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Cardiorespiratory fitness and exercise-induced ST segment depression in assessing the risk of sudden cardiac death in men
  1. Magnus J Hagnäs1,2,
  2. Timo A Lakka3,4,
  3. Sudhir Kurl5,
  4. Rainer Rauramaa3,
  5. Timo H Mäkikallio2,
  6. Kai Savonen3,4,
  7. Jari A Laukkanen5,6
  1. 1Department of Internal Medicine, Lapland Central Hospital, Rovaniemi, Finland
  2. 2Division of Cardiology, Department of Internal Medicine, Oulu University Hospital, Oulu, Finland
  3. 3Kuopio Research Institute of Exercise Medicine, Kuopio, Finland
  4. 4Department of Clinical Physiology and Nuclear Medicine, Kuopio University Hospital, Kuopio, Finland
  5. 5Institute of Public Health and Clinical Nutrition, University of Eastern Finland, Kuopio, Finland
  6. 6Central Finland Central Hospital, Jyväskylä, Finland
  1. Correspondence to Dr Magnus J Hagnäs, Department of Internal Medicine, Lapland Central Hospital, PO Box 8041, Rovaniemi 96101, Finland; m.hagnas{at}gmail.com

Abstract

Objective The aim of this study was to investigate whether information on both cardiorespiratory fitness (CRF) and exercise-induced ST segment depression improves the prediction of sudden cardiac death (SCD) in men.

Methods The study was based on a population sample of 2328 men aged 42–60 years, who were followed up for on average 19 years. CRF was assessed with maximal exercise test using respiratory gas analysis, expressed in metabolic equivalents (METs) and dichotomised at eight METs. Exercise-induced ST segment depression was defined as 1 mm ST segment depression in ECG.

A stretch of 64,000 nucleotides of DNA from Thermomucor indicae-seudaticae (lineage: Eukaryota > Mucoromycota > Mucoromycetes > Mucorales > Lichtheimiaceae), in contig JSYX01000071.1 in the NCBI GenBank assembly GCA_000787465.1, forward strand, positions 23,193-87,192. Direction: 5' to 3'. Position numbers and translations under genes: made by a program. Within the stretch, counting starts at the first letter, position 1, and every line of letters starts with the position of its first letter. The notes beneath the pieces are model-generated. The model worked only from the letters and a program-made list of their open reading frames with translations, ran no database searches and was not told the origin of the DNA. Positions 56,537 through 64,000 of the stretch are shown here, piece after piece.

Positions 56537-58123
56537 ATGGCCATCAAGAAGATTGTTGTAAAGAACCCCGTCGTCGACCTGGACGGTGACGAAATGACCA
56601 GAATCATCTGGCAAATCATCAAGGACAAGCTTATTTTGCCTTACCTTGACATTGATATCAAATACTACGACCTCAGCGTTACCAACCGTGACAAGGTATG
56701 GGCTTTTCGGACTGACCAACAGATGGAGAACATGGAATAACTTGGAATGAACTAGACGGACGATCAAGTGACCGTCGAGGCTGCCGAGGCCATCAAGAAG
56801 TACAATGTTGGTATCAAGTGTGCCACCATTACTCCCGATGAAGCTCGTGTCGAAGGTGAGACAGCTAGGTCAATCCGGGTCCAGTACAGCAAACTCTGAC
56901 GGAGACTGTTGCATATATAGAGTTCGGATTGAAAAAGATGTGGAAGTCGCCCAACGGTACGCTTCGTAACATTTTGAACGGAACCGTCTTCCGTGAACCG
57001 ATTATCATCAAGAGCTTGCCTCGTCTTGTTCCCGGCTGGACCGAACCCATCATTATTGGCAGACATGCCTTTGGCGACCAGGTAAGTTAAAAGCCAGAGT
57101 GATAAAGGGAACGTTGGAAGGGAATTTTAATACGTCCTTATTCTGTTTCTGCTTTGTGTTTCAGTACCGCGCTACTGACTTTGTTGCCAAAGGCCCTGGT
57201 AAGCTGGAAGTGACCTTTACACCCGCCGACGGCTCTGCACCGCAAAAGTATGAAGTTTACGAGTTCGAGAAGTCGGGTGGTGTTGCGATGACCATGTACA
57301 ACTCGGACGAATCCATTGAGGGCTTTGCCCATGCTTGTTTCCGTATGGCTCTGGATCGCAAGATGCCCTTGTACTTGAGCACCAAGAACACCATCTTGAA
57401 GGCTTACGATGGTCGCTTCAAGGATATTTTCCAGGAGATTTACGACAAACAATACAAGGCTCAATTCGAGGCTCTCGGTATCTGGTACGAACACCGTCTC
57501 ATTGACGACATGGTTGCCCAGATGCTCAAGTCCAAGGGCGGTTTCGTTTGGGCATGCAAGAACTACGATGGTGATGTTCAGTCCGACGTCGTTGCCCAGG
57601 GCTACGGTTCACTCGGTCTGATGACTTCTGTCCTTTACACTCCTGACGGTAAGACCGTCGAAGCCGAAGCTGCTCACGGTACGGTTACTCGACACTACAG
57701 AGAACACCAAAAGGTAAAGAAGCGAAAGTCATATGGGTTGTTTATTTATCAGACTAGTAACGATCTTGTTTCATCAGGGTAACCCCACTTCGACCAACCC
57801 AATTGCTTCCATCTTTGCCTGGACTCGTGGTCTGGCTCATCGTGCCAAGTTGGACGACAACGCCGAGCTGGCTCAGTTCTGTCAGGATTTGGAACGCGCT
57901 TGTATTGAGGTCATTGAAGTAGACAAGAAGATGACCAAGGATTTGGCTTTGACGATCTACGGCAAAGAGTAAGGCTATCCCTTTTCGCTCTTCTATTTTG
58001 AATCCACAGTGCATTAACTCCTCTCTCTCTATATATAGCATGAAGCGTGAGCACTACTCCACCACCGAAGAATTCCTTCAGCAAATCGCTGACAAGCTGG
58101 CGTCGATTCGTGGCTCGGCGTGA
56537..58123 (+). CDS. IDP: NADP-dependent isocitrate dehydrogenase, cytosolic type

Results Altogether 165 SCDs occurred during the follow-up. Men with low CRF (<8 METs) and exercise-induced ST segment depression had 4.8-fold (95% CI 2.9 to 7.9) higher risk of SCD than men with high CRF and without exercise-induced ST segment depression (p=0.013 for interaction) after adjustment for other cardiovascular risk factors. Men with high CRF and exercise-induced ST segment depression did not have a statistically significantly higher risk of SCD (HR 1.9, 95% CI 0.9 to 3.8) than men with high CRF and without exercise-induced ST segment depression.

Conclusions The combination of low CRF and exercise-induced ST segment depression was associated with a markedly increased risk of SCD in men.

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